Punjab News: Two brothers from Muktsar town, who have no farming experience, have produced saffron in a room at their home. Raghu Gumber, a 25-year-old law graduate, and Somil Gumber, a 31-year-old banker, began cultivating saffron last year, but this year marked their second successful harvest.
Notably, this crop—which is regarded as one of the costliest spices—is typically grown in regions with mild climates, like Kashmir.
How they did saffron farming?
Raghu said, “Neither I nor my brother have any farming experience. We belong to a family of traders. It was our dream to do something unique. Then we got an idea to start saffron cultivation. We spent nearly Rs 6 lakh on setting up a ‘lab’, which is a cabin of 10×10 ft with a temperature control system. Besides, we purchased some wooden trays and iron racks. The saffron cultivation season begins at the end of July and the harvesting starts in November.”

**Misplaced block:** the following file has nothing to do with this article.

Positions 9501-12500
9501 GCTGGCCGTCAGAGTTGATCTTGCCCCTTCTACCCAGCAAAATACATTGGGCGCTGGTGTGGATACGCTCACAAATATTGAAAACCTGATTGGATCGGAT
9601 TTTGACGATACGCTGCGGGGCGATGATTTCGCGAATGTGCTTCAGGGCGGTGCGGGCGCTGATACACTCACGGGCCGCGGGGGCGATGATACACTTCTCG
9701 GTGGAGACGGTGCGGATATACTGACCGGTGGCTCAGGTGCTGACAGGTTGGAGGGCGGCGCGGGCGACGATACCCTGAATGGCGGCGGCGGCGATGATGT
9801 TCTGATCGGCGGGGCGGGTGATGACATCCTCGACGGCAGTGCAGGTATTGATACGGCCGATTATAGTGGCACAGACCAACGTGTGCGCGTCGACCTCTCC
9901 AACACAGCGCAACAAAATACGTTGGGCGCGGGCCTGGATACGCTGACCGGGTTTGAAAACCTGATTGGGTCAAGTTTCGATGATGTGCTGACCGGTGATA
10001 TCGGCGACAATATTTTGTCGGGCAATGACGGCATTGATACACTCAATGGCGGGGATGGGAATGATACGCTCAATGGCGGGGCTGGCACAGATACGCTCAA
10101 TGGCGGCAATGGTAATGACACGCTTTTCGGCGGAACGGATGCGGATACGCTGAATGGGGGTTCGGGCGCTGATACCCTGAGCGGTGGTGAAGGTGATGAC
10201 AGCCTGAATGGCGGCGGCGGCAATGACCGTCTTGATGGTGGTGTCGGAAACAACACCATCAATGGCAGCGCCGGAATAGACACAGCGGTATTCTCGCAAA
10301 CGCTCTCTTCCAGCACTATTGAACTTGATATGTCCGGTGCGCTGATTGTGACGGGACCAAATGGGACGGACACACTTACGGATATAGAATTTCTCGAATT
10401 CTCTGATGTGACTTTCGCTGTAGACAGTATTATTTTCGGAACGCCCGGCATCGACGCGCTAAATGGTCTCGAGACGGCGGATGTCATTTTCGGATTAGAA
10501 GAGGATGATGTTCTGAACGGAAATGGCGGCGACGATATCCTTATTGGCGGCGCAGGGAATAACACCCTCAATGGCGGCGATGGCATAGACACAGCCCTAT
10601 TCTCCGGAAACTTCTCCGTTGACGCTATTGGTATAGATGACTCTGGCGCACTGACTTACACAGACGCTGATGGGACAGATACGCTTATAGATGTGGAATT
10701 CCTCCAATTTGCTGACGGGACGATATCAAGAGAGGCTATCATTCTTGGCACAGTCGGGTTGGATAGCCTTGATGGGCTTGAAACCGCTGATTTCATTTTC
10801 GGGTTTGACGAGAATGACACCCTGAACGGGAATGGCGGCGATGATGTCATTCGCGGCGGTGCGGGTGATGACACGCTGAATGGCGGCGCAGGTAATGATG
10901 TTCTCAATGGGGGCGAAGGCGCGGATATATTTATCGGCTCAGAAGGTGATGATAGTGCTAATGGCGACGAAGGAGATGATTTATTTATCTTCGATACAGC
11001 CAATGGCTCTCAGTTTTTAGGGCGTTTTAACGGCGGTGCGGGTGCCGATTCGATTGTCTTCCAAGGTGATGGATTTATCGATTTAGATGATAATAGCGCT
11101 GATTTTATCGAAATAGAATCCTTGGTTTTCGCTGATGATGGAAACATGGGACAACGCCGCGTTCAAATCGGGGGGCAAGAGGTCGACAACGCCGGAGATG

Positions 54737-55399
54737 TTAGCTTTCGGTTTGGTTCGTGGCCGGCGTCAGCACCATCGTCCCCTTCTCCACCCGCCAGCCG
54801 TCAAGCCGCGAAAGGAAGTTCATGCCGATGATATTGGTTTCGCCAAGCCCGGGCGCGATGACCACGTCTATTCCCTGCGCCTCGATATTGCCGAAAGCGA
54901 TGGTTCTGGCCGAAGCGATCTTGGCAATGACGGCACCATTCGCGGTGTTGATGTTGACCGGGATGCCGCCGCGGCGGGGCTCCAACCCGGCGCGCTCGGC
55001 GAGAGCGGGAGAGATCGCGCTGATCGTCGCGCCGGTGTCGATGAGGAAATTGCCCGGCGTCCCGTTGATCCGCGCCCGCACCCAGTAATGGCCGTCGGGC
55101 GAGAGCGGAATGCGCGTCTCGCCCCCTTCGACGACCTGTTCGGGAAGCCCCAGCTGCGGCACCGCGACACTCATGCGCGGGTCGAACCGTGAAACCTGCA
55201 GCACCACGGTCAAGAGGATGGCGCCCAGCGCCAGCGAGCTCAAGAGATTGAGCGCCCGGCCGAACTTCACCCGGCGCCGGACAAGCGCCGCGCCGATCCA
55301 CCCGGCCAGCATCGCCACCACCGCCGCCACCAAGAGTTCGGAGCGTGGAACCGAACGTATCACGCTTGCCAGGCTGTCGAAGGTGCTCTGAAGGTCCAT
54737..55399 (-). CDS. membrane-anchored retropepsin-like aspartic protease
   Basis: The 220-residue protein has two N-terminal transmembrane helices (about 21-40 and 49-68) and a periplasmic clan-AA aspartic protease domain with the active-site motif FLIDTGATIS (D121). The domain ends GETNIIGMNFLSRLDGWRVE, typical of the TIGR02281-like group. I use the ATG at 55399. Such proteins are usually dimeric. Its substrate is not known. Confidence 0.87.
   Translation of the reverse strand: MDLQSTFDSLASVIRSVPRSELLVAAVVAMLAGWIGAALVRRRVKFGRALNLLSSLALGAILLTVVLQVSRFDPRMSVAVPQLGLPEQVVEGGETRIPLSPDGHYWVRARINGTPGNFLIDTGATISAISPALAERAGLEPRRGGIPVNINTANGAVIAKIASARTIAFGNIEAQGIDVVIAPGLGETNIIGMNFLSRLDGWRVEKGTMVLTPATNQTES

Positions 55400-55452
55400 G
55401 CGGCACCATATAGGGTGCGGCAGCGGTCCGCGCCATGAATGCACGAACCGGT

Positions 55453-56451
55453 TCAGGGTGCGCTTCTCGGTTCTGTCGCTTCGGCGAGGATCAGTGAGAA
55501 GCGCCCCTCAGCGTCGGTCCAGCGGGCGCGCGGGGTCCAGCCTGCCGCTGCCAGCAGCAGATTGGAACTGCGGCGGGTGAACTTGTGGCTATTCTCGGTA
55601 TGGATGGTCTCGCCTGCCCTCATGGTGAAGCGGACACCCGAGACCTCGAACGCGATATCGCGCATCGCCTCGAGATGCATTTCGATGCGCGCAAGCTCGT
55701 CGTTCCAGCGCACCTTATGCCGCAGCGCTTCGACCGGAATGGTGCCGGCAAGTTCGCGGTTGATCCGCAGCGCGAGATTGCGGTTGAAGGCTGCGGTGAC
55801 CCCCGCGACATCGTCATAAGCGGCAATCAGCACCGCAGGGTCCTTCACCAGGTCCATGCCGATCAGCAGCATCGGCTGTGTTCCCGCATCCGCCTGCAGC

“We purchased saffron seeds from Pampore in J & K last year. However, in our first attempt, we did not meet with success. This year, we again tried our hands at saffron cultivation. We purchased nearly 2.5-qunital seeds at about Rs 600 per kg and started indoor farming. It just requires automated devices to control temperature, humidity and light. This soil-free farming technique is called aeroponic. As of now, we have harvested 100-125 gm saffron crop and are hopeful to get 300-350 gm total produce. Talks are underway with a company to sell it,” said further Raghu.
Assistant Director, Horticulture, Muktsar district, Kuljeet Singh said, “I am unaware of saffron cultivation trial in Muktsar. The PAU has not recommended its cultivation in our state. It is good to know that two they have got success in their trial.”